Just Mercy

Just Mercy

Marsha is the poor white Alabama woman convicted of murder and sentenced to life in prison after giving birth to a stillborn baby. The hard-working mother of six other children, Marsha was unable to afford prenatal care. Marsha becomes an advocate for other women at Tutwiler prison. With EJI’s help, she is ultimately released.

Marsha Colbey Quotes in Just Mercy

The Just Mercy quotes below are all either spoken by Marsha Colbey or refer to Marsha Colbey. For each quote, you can also see the other characters and themes related to it (each theme is indicated by its own dot and icon, like this one:
Resistance and Advocacy Theme Icon
). Note: all page numbers and citation info for the quotes below refer to the Spiegel & Grau edition of Just Mercy published in 2015.
Chapter 12 Quotes

Knitted together as they were, a horrible day for one woman would inevitably become a horrible day for everyone. The only consolation in such an arrangement was that joys were shared as well. A grant of parole, the arrival of a hoped-for letter, a visit from a long absent family member would lift everyone’s spirits.

Related Characters: Bryan Stevenson (speaker), Marsha Colbey
Page Number: 238
Explanation and Analysis:

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Lorem ipsum dolor sit amet, consectetur adipiscing elit, sed do eiusmod tempor incididunt ut labore et dolore magna aliqua. Ut enim ad minim veniam, quis nostrud exercitation ullamco laboris nisi ut aliquip ex ea commodo consequat. Duis aute irure dolor in reprehenderit in voluptate velit esse cillum dolore eu fugiat nulla pariatur. Excepteur sint occaecat cupidatat non proident, sunt in culpa qui officia deserunt mollit anim id est laborum.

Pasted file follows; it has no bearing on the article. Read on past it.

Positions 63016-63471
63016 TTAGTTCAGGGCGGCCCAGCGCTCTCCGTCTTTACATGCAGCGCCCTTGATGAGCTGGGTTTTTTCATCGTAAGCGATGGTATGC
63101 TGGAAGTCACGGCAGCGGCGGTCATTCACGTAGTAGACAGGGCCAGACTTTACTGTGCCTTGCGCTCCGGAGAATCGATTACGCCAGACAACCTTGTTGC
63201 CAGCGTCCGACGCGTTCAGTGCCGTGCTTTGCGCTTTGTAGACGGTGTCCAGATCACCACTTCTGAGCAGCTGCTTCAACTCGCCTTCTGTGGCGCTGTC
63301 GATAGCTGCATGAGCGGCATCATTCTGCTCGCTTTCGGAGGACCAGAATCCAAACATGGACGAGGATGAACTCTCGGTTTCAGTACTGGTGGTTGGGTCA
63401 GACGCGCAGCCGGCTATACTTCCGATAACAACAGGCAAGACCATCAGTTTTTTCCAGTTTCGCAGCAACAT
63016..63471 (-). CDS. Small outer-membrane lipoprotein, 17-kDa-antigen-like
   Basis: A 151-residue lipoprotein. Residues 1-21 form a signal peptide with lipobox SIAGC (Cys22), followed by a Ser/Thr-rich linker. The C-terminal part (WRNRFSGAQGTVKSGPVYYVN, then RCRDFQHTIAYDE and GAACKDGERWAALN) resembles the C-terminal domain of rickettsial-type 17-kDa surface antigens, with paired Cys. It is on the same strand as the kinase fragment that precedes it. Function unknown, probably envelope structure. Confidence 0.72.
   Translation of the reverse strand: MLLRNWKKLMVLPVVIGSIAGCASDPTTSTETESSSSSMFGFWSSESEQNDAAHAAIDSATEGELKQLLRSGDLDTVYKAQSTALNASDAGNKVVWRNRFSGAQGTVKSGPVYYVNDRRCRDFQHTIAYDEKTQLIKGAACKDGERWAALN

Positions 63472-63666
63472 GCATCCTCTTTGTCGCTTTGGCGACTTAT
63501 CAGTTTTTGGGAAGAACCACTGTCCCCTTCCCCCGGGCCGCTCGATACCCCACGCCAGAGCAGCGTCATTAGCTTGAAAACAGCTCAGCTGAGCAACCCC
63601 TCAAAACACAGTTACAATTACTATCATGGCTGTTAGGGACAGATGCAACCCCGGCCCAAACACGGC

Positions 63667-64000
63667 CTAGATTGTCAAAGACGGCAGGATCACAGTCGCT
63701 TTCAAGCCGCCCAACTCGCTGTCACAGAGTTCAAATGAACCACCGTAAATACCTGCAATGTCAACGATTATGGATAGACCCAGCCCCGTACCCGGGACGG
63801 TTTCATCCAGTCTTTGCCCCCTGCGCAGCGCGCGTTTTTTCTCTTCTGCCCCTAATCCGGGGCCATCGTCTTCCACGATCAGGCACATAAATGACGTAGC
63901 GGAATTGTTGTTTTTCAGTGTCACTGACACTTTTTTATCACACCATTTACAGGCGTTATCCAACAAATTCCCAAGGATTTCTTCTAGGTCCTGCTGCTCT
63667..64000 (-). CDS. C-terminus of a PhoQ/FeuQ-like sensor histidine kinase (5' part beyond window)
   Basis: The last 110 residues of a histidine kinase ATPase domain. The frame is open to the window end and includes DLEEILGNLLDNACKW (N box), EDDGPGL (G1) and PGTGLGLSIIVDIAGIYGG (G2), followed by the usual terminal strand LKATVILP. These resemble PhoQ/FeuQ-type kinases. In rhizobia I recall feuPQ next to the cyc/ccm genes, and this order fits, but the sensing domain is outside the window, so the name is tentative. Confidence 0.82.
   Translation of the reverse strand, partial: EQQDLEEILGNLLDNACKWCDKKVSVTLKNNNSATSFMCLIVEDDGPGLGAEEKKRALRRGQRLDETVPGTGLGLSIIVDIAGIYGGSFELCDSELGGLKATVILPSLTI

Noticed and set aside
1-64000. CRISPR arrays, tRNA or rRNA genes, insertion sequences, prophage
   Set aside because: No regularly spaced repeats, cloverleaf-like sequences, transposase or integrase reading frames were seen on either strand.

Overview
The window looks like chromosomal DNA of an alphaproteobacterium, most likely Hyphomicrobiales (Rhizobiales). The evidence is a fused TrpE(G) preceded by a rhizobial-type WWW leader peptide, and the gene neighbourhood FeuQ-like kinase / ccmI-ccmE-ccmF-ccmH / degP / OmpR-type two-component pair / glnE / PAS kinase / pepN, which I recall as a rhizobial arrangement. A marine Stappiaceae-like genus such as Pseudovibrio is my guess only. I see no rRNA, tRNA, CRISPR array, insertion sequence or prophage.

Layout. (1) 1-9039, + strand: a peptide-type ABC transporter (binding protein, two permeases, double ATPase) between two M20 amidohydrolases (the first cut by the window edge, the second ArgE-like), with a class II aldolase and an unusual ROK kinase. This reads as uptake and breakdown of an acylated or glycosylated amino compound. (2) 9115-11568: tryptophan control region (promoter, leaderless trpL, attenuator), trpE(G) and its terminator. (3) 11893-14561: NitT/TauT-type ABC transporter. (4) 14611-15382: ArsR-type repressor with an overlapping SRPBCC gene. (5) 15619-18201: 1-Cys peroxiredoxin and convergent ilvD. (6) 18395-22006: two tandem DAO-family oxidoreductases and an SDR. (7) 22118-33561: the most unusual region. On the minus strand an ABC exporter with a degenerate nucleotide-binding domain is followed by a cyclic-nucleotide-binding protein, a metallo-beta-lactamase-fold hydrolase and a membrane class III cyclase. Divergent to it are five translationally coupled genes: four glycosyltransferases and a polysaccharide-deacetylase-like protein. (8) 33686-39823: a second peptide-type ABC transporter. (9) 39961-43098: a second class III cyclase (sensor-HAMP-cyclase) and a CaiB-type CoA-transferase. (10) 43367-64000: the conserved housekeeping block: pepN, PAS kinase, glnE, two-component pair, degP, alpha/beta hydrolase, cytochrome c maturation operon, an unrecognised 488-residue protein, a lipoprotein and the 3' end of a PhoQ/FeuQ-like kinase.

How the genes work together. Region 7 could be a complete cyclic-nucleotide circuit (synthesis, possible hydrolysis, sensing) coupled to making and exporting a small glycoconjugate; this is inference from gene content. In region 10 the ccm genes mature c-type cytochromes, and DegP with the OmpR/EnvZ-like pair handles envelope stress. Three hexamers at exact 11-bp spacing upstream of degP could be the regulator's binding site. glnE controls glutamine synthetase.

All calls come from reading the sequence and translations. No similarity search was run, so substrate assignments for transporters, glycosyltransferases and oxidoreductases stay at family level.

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Marsha Colbey Character Timeline in Just Mercy

The timeline below shows where the character Marsha Colbey appears in Just Mercy. The colored dots and icons indicate which themes are associated with that appearance.
Chapter 12: Mother, Mother
Systemic Power, Oppression, and Dehumanization Theme Icon
Empathy, Mercy, and Humanization Theme Icon
Media and Public Opinion Theme Icon
Stevenson introduces Marsha Colbey, a poor white woman from Alabama. He opens with Marsha marveling at her freedom... (full context)
Systemic Power, Oppression, and Dehumanization Theme Icon
Empathy, Mercy, and Humanization Theme Icon
Media and Public Opinion Theme Icon
...their children. He also describes women being jailed for drug use during pregnancy. Several of Marsha’s jurors admitted that they were too bothered by the idea of a homicidal mom to... (full context)
Resistance and Advocacy Theme Icon
Systemic Power, Oppression, and Dehumanization Theme Icon
Empathy, Mercy, and Humanization Theme Icon
Stevenson writes about the conditions at Tutwiler Women’s Prison, where Marsha was incarcerated. As the only women’s prison in the state, it was incredibly overcrowded. Another... (full context)
Resistance and Advocacy Theme Icon
Systemic Power, Oppression, and Dehumanization Theme Icon
Empathy, Mercy, and Humanization Theme Icon
Media and Public Opinion Theme Icon
EJI senior attorney Charlotte Morrison and attorney Kristen Nelson take on Marsha’s case. Each time they meet, Marsha informs them of the needs of women at Tutwiler.... (full context)
Postscript
Resistance and Advocacy Theme Icon
Systemic Power, Oppression, and Dehumanization Theme Icon
Empathy, Mercy, and Humanization Theme Icon
...video featuring Muncy Prison entitled “This is Not My Home.” Stevenson writes that Charlie and Marsha Colby are “doing well,” and Henry is no longer facing the death penalty. Stevenson ends... (full context)